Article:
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Wild Animals Have a Growing Drug Problem

Wild Animals Have a Growing Drug Problem
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Drugs are often a danger to human health, but they are also destroying the environment. Action Alert!

Many of us are aware of the dangers prescription drugs pose to human health through their side effects, but a new analysis raises the alarm about a problem that doesn’t typically receive a lot of attention: the contamination of the environment with pharmaceutical residues. The threat to human health of this pharmaceutical pollution is unclear, but the analysis concludes there is a significant risk to freshwater ecosystems and the global food chain.

Worldwide, there are over 2,000 active pharmaceutical ingredients (APIs) that are used in drugs. These drugs then find their way into our water through a variety of ways. Many medicines, for instance, are simply discarded and end up as waste. When humans and animals ingest medicine, up to 90 percent of the active ingredient are excreted back into the environment. (This includes, of course, the use of hormones and antibiotics on concentrated feeding animal operations (CAFOs) where drugs are administered to thousands of animals to prevent them from getting sick in the squalid conditions on the CAFO.) The industrial wastewater discharge from pharmaceutical plants also adds to the problem.

APIs are finding their way into our drinking water, and for many substances we simply do not know what the effects of long-term exposure to very low levels of these drugs could be. For example, some APIs used in anti-cancer treatment will not have a safe lower level if they interact directly with DNA—especially on sensitive populations. Given the sheer number of APIs that exist, there is too much we don’t know. Tap water can contain multitudes of APIs, and we’re being exposed over decades. We’re simply rolling the dice with our health. Reverse osmosis water filtration may be able to remove some of these chemicals, but it doesn’t remove everything; and while people with means to do so can better protect themselves by purchasing expensive water filtration systems or bottled water, those without such means will be more exposed to these (and other) contaminants.

Certain environmental effects of APIs in the environment are well-documented. Diclofenac, an NSAID, has resulted in the endangerment of species of vultures; antidepressants and antihistamines have been shown to alter fish behavior; endocrine disrupting pharmaceuticals can interfere with fish reproduction; antibiotics reduce the growth of algae and aquatic plants; psychiatric drugs disrupt the hormones in fish and cause behavioral changes; and many more (for a complete list, see this link).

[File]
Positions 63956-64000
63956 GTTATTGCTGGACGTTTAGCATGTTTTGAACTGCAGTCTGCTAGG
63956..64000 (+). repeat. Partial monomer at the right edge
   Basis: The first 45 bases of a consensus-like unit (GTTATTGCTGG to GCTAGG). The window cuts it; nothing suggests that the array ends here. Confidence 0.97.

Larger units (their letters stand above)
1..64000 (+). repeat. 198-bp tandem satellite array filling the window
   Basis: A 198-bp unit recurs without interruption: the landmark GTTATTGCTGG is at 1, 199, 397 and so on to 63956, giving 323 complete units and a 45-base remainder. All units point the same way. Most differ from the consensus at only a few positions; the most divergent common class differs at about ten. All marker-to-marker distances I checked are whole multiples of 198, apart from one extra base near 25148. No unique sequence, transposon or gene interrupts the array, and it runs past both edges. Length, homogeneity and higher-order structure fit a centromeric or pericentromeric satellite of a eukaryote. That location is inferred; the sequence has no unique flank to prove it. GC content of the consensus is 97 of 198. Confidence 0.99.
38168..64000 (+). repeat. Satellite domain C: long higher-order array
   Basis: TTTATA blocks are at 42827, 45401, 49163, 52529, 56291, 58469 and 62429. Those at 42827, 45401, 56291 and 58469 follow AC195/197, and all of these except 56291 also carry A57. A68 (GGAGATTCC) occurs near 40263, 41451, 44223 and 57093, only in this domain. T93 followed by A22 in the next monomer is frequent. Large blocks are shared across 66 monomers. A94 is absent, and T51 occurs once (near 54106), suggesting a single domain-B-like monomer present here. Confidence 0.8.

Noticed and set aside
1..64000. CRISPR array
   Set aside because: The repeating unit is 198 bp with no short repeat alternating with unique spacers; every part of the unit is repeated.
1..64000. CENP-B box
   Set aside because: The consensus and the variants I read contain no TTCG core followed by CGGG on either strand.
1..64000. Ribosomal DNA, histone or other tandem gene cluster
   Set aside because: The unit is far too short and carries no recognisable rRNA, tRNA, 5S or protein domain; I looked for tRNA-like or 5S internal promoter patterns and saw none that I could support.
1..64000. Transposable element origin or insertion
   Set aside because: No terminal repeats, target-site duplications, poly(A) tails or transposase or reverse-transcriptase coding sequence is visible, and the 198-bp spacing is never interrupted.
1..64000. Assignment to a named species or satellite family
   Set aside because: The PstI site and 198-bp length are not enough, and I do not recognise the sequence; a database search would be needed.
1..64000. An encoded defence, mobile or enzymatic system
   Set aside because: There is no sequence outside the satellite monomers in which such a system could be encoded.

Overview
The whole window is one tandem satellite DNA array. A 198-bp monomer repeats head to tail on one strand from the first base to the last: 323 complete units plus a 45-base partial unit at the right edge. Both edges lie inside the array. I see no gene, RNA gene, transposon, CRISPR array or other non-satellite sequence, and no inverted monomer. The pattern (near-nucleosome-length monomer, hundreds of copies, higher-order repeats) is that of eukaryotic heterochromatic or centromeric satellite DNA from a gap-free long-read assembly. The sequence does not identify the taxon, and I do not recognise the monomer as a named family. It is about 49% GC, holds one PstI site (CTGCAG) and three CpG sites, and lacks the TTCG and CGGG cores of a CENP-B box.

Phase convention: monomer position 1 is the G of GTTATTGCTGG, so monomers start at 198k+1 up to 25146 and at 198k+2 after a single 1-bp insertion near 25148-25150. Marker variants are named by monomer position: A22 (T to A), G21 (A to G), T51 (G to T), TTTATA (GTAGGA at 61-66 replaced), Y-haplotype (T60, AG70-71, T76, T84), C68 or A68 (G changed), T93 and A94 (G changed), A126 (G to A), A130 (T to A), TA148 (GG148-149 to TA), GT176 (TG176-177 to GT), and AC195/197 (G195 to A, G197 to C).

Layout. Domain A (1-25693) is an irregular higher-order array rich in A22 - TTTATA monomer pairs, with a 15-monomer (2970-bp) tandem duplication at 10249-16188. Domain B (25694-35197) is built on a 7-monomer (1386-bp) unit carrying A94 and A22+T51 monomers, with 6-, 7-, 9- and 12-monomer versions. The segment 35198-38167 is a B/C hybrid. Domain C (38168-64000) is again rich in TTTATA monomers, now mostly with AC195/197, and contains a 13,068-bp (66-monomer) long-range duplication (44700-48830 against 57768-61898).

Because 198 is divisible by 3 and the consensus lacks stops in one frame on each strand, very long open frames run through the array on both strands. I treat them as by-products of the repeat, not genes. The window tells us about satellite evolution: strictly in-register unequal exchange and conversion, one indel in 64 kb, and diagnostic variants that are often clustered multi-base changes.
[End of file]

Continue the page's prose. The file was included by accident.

The economic impact of this contamination can be devastating. Ivermectin is a parasiticide used in veterinary medicine and has been shown to affect dung beetles, which play a critical role in ecosystems in decomposing animal waste. In the US, the cost of the loss of these critical services due to the effects of ivermectin on the dung beetle is estimated to be $380 million a year. We can only expect to hear more of these kinds of stories in the coming years if nothing is done.

Because the sources of pharmaceutical polluting are so varied, no one approach can hope to solve the problem. But drug companies should be forced to do more to show that their drugs are safe if we are going to be exposed to them at low doses through our drinking water.

This research is also an argument for a move away from pharmaceutical drugs that are dangerous and often don’t work in the first place and towards natural medicines which are safer and not as toxic to the environment.

Action Alert! Send a message to Congress and the FDA advocating for substantial changes to the drug approval process. Please send your message immediately.


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